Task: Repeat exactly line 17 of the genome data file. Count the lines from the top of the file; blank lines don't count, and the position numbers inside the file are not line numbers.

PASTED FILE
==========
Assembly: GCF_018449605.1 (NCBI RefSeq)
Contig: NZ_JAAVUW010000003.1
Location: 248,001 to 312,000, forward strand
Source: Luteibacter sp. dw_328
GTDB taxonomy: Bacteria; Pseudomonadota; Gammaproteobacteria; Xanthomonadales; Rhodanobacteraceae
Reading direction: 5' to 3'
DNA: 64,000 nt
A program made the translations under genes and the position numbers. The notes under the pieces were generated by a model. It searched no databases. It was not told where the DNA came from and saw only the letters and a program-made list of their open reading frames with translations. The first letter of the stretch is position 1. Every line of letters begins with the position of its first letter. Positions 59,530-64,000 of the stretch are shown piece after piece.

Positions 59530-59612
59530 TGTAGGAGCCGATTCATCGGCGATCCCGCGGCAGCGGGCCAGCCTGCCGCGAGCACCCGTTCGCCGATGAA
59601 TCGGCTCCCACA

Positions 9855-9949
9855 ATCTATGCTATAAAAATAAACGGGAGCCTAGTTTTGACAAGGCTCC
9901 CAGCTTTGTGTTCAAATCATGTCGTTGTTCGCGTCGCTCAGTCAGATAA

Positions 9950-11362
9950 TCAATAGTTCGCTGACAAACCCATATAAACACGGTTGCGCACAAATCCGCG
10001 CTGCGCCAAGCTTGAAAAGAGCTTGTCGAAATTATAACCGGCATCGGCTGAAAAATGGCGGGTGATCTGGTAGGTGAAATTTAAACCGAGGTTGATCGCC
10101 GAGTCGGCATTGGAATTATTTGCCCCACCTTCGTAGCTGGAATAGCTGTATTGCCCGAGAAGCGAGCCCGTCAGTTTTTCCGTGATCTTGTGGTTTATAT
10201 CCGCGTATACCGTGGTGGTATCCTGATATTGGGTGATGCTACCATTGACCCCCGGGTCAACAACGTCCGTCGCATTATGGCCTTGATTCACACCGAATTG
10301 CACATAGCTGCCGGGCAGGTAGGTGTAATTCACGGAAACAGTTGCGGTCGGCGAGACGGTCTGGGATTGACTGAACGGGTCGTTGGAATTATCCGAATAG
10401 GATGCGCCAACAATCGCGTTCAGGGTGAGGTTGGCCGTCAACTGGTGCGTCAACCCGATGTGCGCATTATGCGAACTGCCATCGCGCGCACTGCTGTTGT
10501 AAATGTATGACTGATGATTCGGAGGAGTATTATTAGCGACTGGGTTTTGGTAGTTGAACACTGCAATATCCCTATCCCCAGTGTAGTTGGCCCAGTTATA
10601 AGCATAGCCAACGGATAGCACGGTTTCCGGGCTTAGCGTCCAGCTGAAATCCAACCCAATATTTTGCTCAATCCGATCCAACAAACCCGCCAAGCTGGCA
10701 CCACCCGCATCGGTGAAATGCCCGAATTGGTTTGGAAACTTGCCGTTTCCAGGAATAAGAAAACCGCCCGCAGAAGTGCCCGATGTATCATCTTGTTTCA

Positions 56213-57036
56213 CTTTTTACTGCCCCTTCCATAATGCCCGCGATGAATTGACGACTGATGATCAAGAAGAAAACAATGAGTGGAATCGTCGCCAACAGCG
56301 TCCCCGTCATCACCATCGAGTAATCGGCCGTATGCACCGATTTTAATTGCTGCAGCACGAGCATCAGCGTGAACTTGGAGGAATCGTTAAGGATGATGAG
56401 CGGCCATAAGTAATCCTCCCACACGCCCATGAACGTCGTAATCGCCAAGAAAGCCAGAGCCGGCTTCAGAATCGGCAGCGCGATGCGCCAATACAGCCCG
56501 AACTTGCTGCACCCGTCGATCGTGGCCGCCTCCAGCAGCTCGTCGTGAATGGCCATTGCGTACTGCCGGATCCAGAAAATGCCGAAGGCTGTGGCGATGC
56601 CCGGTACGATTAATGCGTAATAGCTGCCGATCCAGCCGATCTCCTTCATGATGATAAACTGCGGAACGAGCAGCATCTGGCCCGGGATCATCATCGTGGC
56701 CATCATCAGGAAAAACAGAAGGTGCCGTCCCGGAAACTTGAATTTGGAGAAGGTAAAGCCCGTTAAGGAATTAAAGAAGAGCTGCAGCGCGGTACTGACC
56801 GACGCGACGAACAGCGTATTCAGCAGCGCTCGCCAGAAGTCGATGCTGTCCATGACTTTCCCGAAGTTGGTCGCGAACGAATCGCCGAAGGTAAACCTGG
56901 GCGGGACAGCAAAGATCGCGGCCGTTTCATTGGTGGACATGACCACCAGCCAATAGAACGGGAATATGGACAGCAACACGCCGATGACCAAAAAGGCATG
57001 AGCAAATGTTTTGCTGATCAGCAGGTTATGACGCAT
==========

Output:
10001 CTGCGCCAAGCTTGAAAAGAGCTTGTCGAAATTATAACCGGCATCGGCTGAAAAATGGCGGGTGATCTGGTAGGTGAAATTTAAACCGAGGTTGATCGCC